Meleski v. Estate of HotlenAnnotate this Case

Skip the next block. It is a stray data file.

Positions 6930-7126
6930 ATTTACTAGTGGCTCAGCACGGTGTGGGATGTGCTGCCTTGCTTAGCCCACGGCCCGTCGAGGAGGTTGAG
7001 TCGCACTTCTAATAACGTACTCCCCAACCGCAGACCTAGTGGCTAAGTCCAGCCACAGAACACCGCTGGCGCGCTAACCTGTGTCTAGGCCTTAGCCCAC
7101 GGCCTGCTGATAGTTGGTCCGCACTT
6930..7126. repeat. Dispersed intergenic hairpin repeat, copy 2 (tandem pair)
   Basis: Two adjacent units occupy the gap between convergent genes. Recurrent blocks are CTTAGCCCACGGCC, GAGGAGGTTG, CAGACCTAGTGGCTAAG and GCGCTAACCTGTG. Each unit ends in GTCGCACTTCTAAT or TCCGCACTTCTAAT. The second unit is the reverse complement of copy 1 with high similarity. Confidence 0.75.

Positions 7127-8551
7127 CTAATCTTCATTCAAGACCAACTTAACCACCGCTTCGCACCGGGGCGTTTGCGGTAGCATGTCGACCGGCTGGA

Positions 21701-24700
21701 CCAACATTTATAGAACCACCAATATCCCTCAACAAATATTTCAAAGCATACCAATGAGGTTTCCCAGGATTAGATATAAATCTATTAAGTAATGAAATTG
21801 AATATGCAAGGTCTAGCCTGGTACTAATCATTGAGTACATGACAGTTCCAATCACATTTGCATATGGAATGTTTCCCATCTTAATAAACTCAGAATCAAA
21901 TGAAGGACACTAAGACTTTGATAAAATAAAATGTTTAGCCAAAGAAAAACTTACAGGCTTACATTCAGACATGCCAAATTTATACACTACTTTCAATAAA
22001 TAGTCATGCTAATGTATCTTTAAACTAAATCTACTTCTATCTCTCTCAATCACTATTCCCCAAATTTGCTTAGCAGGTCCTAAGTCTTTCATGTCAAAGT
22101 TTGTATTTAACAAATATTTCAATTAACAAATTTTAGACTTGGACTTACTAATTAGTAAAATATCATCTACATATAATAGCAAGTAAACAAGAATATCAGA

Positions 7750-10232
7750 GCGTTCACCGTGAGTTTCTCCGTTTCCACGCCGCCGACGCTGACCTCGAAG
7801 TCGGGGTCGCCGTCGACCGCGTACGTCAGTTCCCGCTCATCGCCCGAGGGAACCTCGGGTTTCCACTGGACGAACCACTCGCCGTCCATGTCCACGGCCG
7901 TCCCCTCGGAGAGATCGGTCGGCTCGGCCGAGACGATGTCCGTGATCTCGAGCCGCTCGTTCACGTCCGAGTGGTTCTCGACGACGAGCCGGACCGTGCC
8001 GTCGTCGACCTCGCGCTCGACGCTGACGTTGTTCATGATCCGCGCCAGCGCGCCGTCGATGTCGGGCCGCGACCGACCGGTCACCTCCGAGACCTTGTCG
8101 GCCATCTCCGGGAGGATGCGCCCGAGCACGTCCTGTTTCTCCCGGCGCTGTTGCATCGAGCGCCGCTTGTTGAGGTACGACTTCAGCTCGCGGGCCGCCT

Amanda Meleski was injured when Albert Hotlen ran a red light and collided with her vehicle. Unfortunately, Hotlen was deceased at the time of the lawsuit, and he had no estate from which she could recover. However, Hotlen had purchased a $100,000 insurance policy from Allstate Insurance Company (Allstate) covering the accident. Meleski brought her action pursuant to Probate Code sections 550 through 555, which allowed her to serve her complaint on Allstate and recover damages from the Allstate policy, but limited her recovery of damages to the policy limits. Meleski attempted to settle the matter before going to trial by making an offer pursuant to section 998 for $99,999. The offer was not accepted, and at trial a jury awarded her $180,613.86. Because the offer was rejected and Meleski was awarded judgment in excess of her offer to compromise, she expected to recover her costs of suit, the postoffer costs of the services of expert witnesses, and other litigation costs. Meleski argued on appeal that she should have been able to recover costs in excess of the policy limits from Allstate, since it was Allstate that had refused to accept a reasonable settlement offer prior to trial. The trial court disagreed, and Meleski filed this appeal, arguing Allstate was a party within the meaning of section 998 for purposes of recovering costs, and that such costs were recoverable from the insurer despite the limitation on the recovery of “damages” found in Probate Code sections 550 through 555. The Court of Appeal agreed and reversed judgment: "Even though the decedent’s estate is the named defendant in actions under Probate Code sections 550 through 555, this is a legal fiction. The insurance company accepts service of process, hires and pays for counsel to defend the action, makes all decisions regarding settlement of the litigation, is responsible for paying the judgment in favor of the plaintiff if such judgment is rendered, and makes the decision whether or not to appeal an adverse judgment. There is no actual person or entity other than the insurance company to do any of this. This is a reality we will not ignore. Moreover, we find it manifestly unfair that section 998 could be employed by Allstate to recover costs from the plaintiff (which costs it would have no obligation to pay to the estate), but Allstate would have no corresponding responsibility to pay costs merely because it is not a named party."